For some in the PR world, TED talks represent the “holy grail” of thought leadership initiatives. But how should PR professionals approach securing this highly competitive opportunity?
TED (Technology, Entertainment and Design) is a nonprofit devoted to spreading ideas, usually in the form of short, powerful talks (18 minutes or less). The organization began in 1984 as a conference and today covers almost all topics — from science to business to global issues — in more than 100 languages. There are also independently run TEDx events that help share ideas in communities around the world.
PR practitioners know that once they’ve booked someone for a TED talk, the publicity machine will be in full force to leverage the opportunity for increased name recognition and acknowledgement as an authority in a relatively exclusive and rarefied community. But one challenge involves how to tell whether a potential speaker has the right stuff to be a worthy contender for a TED talk. Here are some criteria.
Focus is on the idea, not the person. This is obvious, but it bears repeating. Some companies get hung up on nominating a key executive or industry thought leader, and it’s true that a great speaker adds to the experience, but the true goal of a TED talk is a new idea.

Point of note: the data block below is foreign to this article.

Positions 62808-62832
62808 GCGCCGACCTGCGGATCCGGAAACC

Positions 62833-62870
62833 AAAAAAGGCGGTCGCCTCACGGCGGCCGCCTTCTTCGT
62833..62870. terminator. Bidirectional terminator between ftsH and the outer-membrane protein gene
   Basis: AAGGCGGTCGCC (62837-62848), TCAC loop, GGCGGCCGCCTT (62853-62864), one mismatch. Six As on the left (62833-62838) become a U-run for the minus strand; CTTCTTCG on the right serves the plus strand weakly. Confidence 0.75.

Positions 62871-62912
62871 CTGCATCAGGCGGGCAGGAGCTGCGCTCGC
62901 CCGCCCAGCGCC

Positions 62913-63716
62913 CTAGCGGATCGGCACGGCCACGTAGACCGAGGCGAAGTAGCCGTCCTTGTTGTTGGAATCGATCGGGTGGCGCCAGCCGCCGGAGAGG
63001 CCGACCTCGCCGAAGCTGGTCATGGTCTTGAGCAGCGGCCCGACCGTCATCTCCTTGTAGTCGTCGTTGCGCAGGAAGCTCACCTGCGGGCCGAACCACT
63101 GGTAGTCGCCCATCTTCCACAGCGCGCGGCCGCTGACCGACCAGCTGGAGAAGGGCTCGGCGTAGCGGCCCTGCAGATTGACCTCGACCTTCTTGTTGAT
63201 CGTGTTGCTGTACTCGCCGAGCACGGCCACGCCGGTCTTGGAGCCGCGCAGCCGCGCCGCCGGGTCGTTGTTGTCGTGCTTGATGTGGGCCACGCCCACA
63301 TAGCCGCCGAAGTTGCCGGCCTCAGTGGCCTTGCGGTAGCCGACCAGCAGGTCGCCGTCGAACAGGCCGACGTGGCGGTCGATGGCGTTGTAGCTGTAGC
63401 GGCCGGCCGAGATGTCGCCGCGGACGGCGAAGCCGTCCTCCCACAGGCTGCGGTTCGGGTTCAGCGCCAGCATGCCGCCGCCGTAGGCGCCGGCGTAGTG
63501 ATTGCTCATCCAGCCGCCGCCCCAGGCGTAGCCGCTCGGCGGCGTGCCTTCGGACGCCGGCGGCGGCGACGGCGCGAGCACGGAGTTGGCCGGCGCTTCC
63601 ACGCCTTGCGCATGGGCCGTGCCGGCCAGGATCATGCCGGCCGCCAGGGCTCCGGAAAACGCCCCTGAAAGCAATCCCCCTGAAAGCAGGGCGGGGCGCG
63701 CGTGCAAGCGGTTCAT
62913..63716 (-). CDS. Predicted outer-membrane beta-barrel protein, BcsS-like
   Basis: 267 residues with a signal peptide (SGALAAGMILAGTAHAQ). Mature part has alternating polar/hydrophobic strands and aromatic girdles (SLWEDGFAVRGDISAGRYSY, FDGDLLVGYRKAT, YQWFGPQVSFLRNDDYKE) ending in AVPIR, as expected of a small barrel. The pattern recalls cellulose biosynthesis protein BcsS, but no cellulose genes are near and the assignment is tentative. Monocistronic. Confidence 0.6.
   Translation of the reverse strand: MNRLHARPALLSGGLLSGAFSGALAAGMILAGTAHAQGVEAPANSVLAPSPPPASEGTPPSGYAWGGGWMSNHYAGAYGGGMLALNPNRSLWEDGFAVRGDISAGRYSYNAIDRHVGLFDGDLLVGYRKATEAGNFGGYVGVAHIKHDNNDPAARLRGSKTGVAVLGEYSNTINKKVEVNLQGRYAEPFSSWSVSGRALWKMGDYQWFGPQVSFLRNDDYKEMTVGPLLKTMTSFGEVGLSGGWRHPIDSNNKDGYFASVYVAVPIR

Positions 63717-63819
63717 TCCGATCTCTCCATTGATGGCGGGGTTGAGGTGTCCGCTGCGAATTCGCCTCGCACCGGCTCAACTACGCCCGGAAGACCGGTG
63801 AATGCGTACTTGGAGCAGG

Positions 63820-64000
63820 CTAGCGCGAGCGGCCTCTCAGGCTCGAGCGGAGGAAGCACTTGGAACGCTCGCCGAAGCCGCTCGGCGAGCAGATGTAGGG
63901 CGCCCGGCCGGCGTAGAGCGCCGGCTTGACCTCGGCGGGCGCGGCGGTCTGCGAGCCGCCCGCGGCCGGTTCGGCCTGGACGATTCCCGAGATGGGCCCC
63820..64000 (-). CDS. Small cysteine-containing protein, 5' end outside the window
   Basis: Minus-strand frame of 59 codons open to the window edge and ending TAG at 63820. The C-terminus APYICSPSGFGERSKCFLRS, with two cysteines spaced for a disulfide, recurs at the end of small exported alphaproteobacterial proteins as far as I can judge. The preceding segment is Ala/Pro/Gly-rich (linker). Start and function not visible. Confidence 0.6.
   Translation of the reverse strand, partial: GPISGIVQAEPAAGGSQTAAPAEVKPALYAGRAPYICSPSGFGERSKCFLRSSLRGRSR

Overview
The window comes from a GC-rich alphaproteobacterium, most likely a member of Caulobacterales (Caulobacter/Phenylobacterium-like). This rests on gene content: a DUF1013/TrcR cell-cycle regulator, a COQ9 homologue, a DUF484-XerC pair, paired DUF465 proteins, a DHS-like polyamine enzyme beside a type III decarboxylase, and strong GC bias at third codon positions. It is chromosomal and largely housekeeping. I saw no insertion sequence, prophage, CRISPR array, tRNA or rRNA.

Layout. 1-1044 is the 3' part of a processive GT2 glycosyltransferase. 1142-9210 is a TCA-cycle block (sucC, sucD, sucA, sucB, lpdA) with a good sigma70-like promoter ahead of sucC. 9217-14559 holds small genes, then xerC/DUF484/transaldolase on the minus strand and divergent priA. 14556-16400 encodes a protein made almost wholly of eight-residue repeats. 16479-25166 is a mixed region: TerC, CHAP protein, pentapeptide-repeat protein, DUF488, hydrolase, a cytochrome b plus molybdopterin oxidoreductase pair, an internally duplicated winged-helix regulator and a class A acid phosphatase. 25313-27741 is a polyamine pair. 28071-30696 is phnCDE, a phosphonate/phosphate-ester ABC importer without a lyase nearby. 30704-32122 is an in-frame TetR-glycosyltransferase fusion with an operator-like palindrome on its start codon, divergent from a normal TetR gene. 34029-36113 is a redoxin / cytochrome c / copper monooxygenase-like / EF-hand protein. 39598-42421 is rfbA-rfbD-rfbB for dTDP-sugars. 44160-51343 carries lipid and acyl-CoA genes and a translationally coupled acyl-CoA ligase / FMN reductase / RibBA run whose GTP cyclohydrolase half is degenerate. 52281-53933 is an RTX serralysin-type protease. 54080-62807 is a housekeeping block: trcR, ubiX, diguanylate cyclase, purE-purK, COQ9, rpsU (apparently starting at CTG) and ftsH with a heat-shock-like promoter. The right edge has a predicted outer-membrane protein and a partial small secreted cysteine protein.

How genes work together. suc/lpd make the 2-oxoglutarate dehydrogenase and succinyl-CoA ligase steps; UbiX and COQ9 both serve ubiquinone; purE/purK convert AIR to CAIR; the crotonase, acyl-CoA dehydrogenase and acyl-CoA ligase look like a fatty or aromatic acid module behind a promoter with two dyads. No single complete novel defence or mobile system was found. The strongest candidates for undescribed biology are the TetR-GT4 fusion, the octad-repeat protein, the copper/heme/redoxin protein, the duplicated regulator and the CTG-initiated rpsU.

Novelty and relevance are key. Speakers needn’t be discouraged if their core idea isn’t absolutely novel; however, it must be presented in a new context and be relevant on a broad scale. When TED’s most popular speaker to date, Sir Ken Robinson, tackled what’s wrong in schools, it was clearly more about his perspective than the simple notion that worldwide, education needs fixing.
There should be potential to provoke “contagious emotion,” viral ideas, and above all, shareable content. Talks should “provoke a lump in the throat or butterflies in the stomach” or similar emotion that triggers audience reaction. One of the top TED talks of all time is that of Jill Bolte Taylor, a brain researcher who used her own brain tumor to further her research into creativity. Worth a listen!
Above all, storytelling matters. What many in the media call a “secular sermon” that will inspire people. Speakers are discouraged from presenting anything more than a brief mention of facts and figures and zero sales talk! There is emphasis on humanizing the piece as much as possible, ala this talk from Swiss author Alain deBotton, ironically on “the new atheism.”
It is also crucial for potential speakers to attend one or more TED talks and, like many exclusive opportunities, there is at least a year’s wait to be selected. Is there a top-secret, insider tip to securing a TED talk? No, say the experts, there’s no room for a slickly produced video or creatively packaged presentation. The TED talk application is a simple form and its up the to nominator (often a PR rep) to address the following:
1) Why this speaker’s vision will change how community members approach their own work;
2) How the idea will change and improve a field in significant and surprising ways;
3) What experience and evidence the nominee brings to his or her topic; and
4) How this approach or idea might be applied across varied fields and disciplines
Does your PR team work with any leaders who’ve got what it takes?